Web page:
Compared to the GLB, there’s not much difference between the exterior look of the EQB and its I.C.E cousin. Everything looks the same, except the EQB has the typical EQ front and rear end look, where things are more Bauhaus and curvier.
Instead of a grille, the EQB has a plastic cover with a Mercedes-Benz logo at the tip of its nose, and at the rear, its taillights are joined up by a light bar stretching between the rear lights. Unfortunately, these new bits of exterior elements turn the EQB into a cutesy little SUV, altering the GLB’s more rugged look. Nonetheless, the design works to differentiate the two cars, but we still prefer the look of the GLB.
The interior is where the EQB is better than the GLB, as some parts of its interior have been given exciting colours to spruce things up.
Instead of bland black seats, you now get a two-tonne two-fabric setup comprising of Artico synthetic leather and Cupertino fabric, and the signature Mercedes-Benz circular air conditioning vents have been given a rose-gold treatment.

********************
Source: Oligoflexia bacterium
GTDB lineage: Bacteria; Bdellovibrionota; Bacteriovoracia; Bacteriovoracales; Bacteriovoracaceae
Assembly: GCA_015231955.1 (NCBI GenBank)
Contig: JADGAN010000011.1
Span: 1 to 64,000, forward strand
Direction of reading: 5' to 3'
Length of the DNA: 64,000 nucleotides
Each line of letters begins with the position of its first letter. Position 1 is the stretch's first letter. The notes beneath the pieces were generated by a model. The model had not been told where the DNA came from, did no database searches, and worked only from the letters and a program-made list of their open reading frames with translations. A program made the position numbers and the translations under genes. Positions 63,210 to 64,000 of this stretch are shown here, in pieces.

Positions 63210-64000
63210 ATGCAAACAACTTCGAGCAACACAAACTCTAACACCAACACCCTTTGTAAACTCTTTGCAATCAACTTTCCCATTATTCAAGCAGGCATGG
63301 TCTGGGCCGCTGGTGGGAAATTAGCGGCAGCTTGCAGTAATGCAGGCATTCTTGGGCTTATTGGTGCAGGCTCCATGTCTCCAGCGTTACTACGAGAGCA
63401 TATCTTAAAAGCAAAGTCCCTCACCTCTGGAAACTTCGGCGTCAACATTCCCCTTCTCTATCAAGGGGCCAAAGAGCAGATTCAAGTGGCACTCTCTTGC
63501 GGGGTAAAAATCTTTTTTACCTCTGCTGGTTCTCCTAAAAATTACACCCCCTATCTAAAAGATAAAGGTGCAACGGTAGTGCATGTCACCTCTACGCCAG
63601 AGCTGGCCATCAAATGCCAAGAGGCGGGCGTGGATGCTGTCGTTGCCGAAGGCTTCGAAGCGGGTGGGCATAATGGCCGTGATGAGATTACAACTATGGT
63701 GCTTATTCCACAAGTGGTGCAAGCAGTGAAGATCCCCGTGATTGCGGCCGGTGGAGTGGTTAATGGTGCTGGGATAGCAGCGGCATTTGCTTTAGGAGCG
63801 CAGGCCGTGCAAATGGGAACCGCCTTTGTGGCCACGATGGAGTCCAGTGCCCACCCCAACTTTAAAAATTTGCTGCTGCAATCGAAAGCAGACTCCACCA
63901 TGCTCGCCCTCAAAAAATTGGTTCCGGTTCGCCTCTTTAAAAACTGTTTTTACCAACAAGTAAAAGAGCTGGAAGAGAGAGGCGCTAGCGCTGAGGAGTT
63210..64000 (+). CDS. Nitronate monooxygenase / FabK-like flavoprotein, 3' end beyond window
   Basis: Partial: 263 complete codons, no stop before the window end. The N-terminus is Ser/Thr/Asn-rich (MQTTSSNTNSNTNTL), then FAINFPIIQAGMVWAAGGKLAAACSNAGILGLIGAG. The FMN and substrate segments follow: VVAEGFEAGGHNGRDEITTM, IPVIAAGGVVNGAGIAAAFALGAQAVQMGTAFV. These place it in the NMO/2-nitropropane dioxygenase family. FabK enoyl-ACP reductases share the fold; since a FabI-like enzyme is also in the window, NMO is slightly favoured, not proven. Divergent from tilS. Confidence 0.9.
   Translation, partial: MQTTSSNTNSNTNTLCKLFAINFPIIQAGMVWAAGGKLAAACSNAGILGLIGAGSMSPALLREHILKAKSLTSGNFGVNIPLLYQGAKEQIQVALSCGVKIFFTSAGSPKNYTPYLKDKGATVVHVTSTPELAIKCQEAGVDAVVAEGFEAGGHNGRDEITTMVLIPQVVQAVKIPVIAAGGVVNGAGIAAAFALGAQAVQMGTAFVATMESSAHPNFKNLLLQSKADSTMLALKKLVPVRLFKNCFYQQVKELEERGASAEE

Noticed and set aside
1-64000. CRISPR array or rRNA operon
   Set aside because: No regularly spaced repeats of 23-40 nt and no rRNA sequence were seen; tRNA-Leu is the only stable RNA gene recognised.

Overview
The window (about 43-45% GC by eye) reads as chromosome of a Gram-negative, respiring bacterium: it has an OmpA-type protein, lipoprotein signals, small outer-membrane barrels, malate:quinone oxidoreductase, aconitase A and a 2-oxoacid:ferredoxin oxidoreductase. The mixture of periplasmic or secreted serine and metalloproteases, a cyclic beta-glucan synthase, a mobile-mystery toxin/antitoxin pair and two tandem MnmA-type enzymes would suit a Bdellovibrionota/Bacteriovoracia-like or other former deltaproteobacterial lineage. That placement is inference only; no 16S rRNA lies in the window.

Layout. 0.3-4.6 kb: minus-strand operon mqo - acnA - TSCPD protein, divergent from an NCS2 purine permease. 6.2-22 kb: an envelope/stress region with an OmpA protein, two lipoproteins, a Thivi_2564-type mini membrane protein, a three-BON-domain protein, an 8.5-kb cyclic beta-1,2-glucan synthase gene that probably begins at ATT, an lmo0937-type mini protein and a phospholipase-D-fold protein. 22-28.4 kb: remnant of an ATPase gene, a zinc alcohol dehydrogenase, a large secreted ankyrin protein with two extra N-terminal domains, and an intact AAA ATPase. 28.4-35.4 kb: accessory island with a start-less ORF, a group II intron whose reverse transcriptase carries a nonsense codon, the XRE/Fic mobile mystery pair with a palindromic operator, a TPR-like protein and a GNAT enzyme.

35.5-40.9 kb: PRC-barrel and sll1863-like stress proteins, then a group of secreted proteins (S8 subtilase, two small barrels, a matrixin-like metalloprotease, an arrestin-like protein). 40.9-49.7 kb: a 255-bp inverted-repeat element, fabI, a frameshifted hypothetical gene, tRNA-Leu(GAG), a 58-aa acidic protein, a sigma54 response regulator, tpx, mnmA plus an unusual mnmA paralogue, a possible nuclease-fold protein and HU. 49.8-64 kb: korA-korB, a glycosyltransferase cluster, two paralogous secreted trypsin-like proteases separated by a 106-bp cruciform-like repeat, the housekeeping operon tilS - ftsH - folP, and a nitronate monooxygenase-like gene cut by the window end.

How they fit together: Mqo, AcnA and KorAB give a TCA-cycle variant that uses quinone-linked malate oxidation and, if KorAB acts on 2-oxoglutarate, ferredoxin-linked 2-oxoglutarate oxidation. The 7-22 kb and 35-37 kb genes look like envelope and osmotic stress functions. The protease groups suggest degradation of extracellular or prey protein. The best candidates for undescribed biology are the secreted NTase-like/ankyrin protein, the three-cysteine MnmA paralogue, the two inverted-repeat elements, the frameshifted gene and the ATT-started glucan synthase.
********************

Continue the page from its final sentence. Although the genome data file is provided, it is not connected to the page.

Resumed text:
Everything else is pretty much undistinguishable, including the vast twin-screen instrument panel/infotainment system, which can be controlled either by touch or some buttons either at the centre console or steering wheel.
Overall, the front cockpit area looks very cool, and it becomes even more vibrant at night, thanks to the illuminated screens and ambient lighting, which sheds some light on the dashboard, door cards and centre console.
Everyone can appreciate the driving experience of an EV, even if you are a petrolhead. Its silent propulsion and instant torque is quite addictive and can turn the most docile of drivers into an uncivilised driver. You just step on the accelerator pedal, and all of its 520Nm of torque moves the EQB swiftly. In fact the EQB can make the 0-100 km/h sprint in 6.2 seconds which is quite fast for a barge-like vehicle.
But like any EV, the extra weight from the heavy battery pack is felt when you are going fast. It tends to make the vehicle wallow, dip and dive a bit more than its I.C.E counterpart. However, you can still have fun because the different levels of regeneration braking can give the driver an engine braking sensation, which allows you to have more control when coming out of a corner.